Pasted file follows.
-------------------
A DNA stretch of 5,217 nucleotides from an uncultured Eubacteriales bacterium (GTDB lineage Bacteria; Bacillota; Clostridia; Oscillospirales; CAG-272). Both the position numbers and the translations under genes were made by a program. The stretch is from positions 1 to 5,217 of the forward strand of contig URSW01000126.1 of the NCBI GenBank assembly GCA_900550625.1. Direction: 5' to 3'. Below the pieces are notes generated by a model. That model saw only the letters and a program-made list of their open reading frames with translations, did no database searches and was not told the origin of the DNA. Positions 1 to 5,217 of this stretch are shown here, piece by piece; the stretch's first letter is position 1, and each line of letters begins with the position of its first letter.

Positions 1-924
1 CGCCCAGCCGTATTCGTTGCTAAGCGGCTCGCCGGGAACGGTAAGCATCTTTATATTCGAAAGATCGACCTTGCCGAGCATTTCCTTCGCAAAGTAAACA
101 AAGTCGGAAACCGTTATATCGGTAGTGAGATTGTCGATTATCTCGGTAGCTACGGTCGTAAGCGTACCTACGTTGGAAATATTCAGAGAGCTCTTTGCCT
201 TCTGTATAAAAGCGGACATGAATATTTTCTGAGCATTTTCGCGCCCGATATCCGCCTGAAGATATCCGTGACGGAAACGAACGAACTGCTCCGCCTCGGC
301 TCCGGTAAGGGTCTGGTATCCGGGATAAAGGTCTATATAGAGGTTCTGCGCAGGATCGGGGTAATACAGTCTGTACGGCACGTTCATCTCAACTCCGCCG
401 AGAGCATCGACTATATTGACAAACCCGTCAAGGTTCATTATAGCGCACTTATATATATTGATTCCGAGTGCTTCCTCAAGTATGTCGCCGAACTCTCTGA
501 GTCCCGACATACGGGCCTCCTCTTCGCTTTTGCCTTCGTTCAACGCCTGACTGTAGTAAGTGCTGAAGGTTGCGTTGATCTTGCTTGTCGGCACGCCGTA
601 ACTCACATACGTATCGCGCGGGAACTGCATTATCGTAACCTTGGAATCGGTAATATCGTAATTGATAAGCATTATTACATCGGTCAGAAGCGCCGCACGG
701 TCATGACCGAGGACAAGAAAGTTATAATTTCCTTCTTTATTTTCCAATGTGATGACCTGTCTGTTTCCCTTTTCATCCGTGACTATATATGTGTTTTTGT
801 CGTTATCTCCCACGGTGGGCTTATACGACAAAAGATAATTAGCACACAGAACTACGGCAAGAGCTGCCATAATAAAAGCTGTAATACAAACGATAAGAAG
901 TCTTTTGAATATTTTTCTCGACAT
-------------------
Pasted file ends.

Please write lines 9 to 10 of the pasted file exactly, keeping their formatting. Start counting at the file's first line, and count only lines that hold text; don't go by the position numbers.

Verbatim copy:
601 ACTCACATACGTATCGCGCGGGAACTGCATTATCGTAACCTTGGAATCGGTAATATCGTAATTGATAAGCATTATTACATCGGTCAGAAGCGCCGCACGG
701 TCATGACCGAGGACAAGAAAGTTATAATTTCCTTCTTTATTTTCCAATGTGATGACCTGTCTGTTTCCCTTTTCATCCGTGACTATATATGTGTTTTTGT